CabinetM, the Boston-based start-up which launched last November, just announced SkillStacks, a new tool which will allow digital marketers to display their technological proficiency in the clearest way: by sharing their own marketing stack in their resumes, and on LinkedIn.
Marketers now have the ability to build a comprehensive view of the tech solutions that they are fluent in, annotated with the ways in which (and how well) they use it. The end result is a graphic representation of a marketer's tech skills, with stack solution icons that click through to CabinetM product profiles that make it simple for viewers to learn more about unfamiliar tools.
With increasingly martech instruments thrown into the combination seemingly each week, there’s a rising want for entrepreneurs – particularly when in search of new roles – to showcase their abilities. One firm that’s attempting to unravel this downside is startup CabinetM.
It has never been easier to quickly test new marketing technology products in the pursuit of revenue growth, customer lifetime value and reduced cost of customer acquisition, however, without oversight, messy, costly and painful things can happen within an organization.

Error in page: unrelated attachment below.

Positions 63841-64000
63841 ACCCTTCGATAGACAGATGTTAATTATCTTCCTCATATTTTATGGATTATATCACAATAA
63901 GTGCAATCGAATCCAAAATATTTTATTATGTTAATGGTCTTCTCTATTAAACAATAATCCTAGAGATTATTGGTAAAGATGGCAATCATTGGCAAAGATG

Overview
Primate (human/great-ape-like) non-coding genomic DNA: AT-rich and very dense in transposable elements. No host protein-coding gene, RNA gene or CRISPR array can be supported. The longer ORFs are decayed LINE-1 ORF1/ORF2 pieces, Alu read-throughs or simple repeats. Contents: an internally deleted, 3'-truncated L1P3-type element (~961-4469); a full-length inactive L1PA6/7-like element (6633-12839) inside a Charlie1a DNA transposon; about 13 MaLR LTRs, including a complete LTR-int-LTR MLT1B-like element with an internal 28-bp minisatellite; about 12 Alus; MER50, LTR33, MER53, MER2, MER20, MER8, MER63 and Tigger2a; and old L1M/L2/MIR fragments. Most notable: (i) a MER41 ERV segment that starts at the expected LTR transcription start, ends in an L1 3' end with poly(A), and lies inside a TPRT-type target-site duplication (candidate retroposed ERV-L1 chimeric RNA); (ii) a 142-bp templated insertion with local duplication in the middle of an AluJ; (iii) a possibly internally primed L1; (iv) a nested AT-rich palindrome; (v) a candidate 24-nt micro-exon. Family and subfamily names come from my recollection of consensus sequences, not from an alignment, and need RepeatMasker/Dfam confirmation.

CabinetM Co-Founder Sheryl Schultz, alongside other industry leaders, shares crucial content marketing forecasts for 2016.
The digital marketing job title is giving way to more specialized titles and functions such as email marketer, customer acquisition specialist, marketing data analyst and social media marketer. While specialization is a necessity and brings with it many benefits, specialization also creates a number of challenges for both organizations and marketers.
To help marketers deliver ROI in the form of revenue, reduced cost of acquisition, and/or customer lifetime value, the industry has created an abundance of tools that can be used to find, target, influence, and track customer activity and engagement.
At the 2016 MarTech Conference, Scott Brinker, head of the conference, unleashed the highly anticipated 2016 Marketing Technology Landscape Supergraphic. With 3,874 logos featured, there’s only one appropriate word to describe Brinker’s updated visualization of the martech space: overwhelming. In Brinker’s estimation, the number of vendors represented in the supergraphic is up 87 percent from last year.